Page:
Life and Estate-Planning: What Is a Conservatorship?

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Life and Estate-Planning: What Is a Conservatorship?

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Life and Estate Planning What Is a ConservatorshipWhen an adult is no longer able to care for himself or herself, the court can appoint another person to take over responsibility of managing finances and other everyday affairs. The person appointed (usually a spouse, family member, relative or hired professional) would serve as conservator and collect income and pay expenses on behalf of the protected person.

It can be difficult for an adult child to let a parent know that a conservator is needed. A parent with dementia or Alzheimer’s, for example, may not be aware of a problem. The parent can also become confused in thinking that the child is trying to take over money matters. The parent may think that the child is trying to cheat the parent, or the parent might feel that a vestige of independence is being removed.

Most such situations are resolved by requiring the person in need of help to go through neurological and psychological examination by a trained physician, psychologist or registered nurse. The court relies heavily on the results from these examinations to determine the need for a conservator.

This level of care protects those who are incapacitated from losing assets and being evicted from their homes or living facilities because they have failed to make payments.

Conservators are not, however, required to pay for the care of the protected person with the conservator’s own resources. The conservator should use the protected person’s resources to take care of expenses. The conservator can then apply for government benefits if needed to pay for the cost of care.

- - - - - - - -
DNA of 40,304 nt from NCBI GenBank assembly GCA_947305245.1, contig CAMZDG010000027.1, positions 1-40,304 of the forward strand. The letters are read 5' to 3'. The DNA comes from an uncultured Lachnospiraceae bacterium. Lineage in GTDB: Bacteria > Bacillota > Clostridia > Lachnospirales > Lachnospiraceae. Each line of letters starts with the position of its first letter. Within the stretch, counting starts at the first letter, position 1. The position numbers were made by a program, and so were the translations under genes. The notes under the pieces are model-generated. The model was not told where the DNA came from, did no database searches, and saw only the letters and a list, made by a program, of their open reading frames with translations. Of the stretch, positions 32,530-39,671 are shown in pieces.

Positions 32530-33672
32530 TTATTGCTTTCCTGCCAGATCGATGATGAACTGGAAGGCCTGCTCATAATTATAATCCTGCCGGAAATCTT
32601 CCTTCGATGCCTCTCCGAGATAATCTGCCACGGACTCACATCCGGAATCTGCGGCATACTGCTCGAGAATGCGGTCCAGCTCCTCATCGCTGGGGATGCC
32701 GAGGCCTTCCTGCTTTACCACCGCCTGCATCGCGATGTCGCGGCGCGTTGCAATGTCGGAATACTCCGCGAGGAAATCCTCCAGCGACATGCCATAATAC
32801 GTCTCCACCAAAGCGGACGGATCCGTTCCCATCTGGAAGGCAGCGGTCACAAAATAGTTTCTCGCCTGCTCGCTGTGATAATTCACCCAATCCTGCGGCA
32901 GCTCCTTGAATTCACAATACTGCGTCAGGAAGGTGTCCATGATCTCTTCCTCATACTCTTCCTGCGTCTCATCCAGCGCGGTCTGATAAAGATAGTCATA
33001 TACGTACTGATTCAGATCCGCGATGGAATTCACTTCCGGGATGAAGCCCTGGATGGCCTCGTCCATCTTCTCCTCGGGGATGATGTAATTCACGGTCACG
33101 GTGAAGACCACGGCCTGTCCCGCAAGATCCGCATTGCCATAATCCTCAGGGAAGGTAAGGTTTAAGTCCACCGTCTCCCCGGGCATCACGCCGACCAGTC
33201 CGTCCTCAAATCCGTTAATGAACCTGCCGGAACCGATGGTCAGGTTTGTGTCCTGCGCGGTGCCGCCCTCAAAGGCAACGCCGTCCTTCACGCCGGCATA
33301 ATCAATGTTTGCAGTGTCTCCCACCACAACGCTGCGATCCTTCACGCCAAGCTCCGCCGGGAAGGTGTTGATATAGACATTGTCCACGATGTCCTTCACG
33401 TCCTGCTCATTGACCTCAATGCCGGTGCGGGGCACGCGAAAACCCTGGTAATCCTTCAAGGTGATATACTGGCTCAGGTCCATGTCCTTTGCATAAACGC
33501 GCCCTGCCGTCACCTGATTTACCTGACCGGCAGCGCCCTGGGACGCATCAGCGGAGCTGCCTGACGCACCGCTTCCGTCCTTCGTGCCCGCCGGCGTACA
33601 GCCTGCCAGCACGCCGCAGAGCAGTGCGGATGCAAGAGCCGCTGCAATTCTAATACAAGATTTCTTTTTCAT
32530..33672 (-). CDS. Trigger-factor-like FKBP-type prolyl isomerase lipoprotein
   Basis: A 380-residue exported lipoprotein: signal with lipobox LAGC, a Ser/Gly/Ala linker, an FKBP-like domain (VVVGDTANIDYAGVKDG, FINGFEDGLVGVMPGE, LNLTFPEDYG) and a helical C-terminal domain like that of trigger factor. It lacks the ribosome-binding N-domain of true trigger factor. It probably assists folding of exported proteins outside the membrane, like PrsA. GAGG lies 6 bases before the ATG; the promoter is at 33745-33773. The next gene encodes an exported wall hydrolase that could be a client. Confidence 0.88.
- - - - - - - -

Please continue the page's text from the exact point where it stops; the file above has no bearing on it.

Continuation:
Some of a conservator’s duties include:

  • Obtaining a credit report on behalf of the protected person.
  • Creating a budget for the protected person’s finances.
  • Sending annual accounting reports to the court, as specified in that state.

Should the conservator fail to fulfill these responsibilities, he or she can be replaced by someone better suited to the position. Conservators who mismanage funds can be held personally liable.

If you have an aging loved one who is not making careful financial decisions, a conservatorship can be a good solution. Conservatorships are complicated. If you don’t like balancing your own checkbook or reviewing financial statements, then acting as a conservator is probably not something you should undertake. You may benefit from the help and direction of a financial conservator.

If you have questions about conservatorship or serving as a conservator, I’d love to help. Please comment below or contact our office.

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